– Imported goods
Then, there were the Malaysian products. On the racks of stores, imported goods are aligned with our own. Most of these products are wrapped goods, but I happen to spot a trey of imported shallots in the corner. So, fresh produce is going around too. These products can reach Matasso, about 2 hour drive from the border.
‘You should buy the Malaysian Milo. It’s really good’, people repeatedly told me. And so I did.
Somehow, it felt like traveling to a foreign country, seeing new products, reading their labels carefully (and giggling), and then spotting the price stickers showing a different currency. Ringgit is acceptable. Both Malay and local Hakka dialect added the ambiance as if I was abroad. I was kept grounded upon payment, paying in rupiahs and receiving light ‘Oh’ respond when I told the storekeeper that we were from Jakarta. No surprise there.
On the streets, half of the cars swirling around aren’t from a familiar brand. These cars are cheap Malaysian cars that can reach as low as IDR 2,000,000 (for a simple small and older type vehicle), which is a super bargain. However, they can’t pass a certain distance from Badau due to regulations. They say these cars are scrap cars from Malaysia, thus sold cheap in Indonesia. It’s usually the case for bordering cities such as Batam and some cities in Sumatra with their Singaporean cars.
Encouragement to use rupiah.
Fair to say, Malaysia has supported much of the lives in Badau. I’m partially thankful that they are, ‘cause at least somebody is looking after the people there, and for a delicious rich tasting Milo that’s different to the ones in Indonesia. The other part of me is sad for obvious reasons.
We easily managed to pass the abandoned-like-yet-is-under-construction Indonesian immigration office. We just drove through and reached Malaysian immigration office, without any checks. Ill informed, we didn’t have our passport with us. Thus, being good citizens not trying to get in trouble, we just hung around the Malaysian border because we could. It was such a time travel between immigration offices. It was like we jumped 40 years ahead in development. The Malaysian office was clean, organized and surrounded with palm oil plantation. Yep, seems like 40 years a head of Indonesia, just to be nice.
Visa on Arrival, Please!
On another note, the Betung Kerihun National Park (BKNP) had their fair share of complaining about the immigration system, hoping we bring the note across. The immigration office at Badau can’t serve Indonesian Visa on Arrivals (VoA) at the border. This is a huge loss for the national park, considering a lot of tourists, especially foreign visitors, could come in from Malaysia through Kuching. Instead, they have to travel to Jakarta or Bali first, before flying back again to Borneo, exactly to Pontianak or Putussibau as the nearest town with an airport. The BKNP believes this is a huge loss as it cuts off potential visitors.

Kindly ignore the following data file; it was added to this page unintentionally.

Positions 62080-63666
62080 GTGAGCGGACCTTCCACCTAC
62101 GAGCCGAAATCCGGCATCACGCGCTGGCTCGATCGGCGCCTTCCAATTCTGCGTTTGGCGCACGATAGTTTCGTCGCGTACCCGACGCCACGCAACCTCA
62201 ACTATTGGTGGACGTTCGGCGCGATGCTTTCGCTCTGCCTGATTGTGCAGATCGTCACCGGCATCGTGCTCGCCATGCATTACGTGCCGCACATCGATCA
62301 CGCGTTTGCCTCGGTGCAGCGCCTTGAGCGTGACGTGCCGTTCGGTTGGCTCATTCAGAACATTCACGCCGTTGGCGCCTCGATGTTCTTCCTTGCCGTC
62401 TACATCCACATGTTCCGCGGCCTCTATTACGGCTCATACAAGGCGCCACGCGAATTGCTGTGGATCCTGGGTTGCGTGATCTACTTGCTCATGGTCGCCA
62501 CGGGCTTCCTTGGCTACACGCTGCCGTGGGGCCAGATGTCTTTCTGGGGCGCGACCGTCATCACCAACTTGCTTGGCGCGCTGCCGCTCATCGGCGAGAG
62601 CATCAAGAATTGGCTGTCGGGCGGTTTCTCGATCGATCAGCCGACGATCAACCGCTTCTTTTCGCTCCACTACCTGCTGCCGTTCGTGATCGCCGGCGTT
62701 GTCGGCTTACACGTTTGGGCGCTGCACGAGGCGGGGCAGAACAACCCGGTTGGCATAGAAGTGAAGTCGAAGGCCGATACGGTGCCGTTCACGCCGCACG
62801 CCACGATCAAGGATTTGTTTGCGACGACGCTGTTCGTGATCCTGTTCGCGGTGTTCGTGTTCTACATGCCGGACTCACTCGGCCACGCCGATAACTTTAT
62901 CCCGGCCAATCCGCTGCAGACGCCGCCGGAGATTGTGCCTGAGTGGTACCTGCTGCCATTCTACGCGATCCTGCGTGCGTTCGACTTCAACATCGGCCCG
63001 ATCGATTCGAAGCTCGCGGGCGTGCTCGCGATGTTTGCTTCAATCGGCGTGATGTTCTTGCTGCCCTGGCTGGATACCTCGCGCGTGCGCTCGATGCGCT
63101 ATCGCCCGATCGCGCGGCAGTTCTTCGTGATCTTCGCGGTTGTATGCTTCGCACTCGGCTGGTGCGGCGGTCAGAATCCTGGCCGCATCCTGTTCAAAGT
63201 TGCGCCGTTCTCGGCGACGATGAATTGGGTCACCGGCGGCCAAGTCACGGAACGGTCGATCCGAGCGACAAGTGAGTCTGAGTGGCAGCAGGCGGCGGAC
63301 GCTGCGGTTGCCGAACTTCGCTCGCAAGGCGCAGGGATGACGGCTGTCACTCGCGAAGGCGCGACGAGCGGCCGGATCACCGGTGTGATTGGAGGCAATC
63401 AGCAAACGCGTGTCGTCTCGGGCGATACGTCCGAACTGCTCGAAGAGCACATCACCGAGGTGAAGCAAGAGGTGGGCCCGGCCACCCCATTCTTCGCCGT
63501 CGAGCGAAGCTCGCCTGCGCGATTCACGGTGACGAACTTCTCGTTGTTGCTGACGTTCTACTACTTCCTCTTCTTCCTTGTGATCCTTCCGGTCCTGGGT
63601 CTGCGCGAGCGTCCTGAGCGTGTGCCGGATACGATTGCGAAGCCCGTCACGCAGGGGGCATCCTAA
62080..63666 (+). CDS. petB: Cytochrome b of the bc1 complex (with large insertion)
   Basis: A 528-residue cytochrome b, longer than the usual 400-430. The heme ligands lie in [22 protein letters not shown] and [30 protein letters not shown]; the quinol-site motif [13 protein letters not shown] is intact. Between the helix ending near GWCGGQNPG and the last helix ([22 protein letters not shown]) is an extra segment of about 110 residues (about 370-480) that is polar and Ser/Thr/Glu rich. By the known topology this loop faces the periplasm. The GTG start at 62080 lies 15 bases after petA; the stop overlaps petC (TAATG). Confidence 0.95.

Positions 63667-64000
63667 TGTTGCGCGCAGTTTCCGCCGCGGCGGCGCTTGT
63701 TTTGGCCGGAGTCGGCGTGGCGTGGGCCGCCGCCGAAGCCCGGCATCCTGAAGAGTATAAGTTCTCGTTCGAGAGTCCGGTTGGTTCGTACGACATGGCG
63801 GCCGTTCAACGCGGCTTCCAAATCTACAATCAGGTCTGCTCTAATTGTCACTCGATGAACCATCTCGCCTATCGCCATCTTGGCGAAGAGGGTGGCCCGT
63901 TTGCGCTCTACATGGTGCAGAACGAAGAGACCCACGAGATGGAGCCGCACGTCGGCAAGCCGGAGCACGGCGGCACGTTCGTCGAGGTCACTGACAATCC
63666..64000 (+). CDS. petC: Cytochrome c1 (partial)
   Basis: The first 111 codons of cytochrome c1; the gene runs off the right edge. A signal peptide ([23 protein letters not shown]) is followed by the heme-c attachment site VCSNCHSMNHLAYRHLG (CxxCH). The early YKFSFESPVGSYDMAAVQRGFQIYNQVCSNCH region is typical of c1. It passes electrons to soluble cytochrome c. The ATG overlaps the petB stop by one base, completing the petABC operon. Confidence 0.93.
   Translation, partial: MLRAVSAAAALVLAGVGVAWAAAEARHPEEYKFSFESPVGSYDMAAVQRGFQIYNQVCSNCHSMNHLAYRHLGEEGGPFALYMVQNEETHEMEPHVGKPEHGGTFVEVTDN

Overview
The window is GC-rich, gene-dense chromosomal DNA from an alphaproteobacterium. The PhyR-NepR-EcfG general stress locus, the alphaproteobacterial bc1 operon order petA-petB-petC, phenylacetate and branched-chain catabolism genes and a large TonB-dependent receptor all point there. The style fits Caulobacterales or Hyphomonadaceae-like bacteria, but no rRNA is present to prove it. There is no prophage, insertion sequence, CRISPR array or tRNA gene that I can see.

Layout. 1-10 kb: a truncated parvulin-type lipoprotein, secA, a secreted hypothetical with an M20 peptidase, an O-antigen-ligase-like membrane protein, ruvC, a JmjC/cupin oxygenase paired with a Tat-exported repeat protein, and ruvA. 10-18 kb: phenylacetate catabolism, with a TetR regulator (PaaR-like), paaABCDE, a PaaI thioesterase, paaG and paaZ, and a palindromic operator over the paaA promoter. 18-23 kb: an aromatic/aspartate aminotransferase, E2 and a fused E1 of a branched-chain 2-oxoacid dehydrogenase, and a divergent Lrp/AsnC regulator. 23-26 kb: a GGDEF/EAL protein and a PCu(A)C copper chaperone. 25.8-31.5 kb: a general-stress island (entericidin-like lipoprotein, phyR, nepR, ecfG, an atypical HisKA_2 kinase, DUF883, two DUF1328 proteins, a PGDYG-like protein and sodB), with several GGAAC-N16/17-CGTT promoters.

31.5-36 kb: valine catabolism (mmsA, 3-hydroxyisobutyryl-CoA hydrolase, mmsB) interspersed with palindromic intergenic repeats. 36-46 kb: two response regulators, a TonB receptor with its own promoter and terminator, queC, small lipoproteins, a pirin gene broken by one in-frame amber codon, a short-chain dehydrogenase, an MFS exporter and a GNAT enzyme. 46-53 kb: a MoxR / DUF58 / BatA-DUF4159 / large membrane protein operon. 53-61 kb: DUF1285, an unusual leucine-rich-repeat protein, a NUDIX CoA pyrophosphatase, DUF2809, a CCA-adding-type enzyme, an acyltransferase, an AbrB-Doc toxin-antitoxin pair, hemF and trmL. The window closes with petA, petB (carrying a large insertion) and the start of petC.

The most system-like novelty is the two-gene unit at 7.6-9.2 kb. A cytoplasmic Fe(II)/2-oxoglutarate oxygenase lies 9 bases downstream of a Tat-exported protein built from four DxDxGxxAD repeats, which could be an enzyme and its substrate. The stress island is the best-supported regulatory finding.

A related issue is that this VoA is hoped to increase the visitors of BKNP. The national park fares are increased in hopes that the parks can provide more income to central government. It’s politics I’ll spare you from. Point is the increase has become a burden to everyone, not only to the visitors, and the VoA would do wonders.
The main issue is that there aren’t enough infrastructures for immigration to put the system up and online to central government. How is this even possible with electricity still supported by Malaysia? Thus, this cry for help hopefully reaching the right authorities at the central government. We’re just the messengers.
Barefoot policy in the supermarket.
There’s so much going on at the border, so much to see. Again, bordering areas are fascinating! I had mixed feelings whether I wanted more time to explore or I just had enough for the time being. It was a lot to take in at a mere 2-hour visit and it was scorching hot, draining energy to a level that I believed there were Dementors around. Till next time then, I suppose.
I wonder which border we’ll visit next?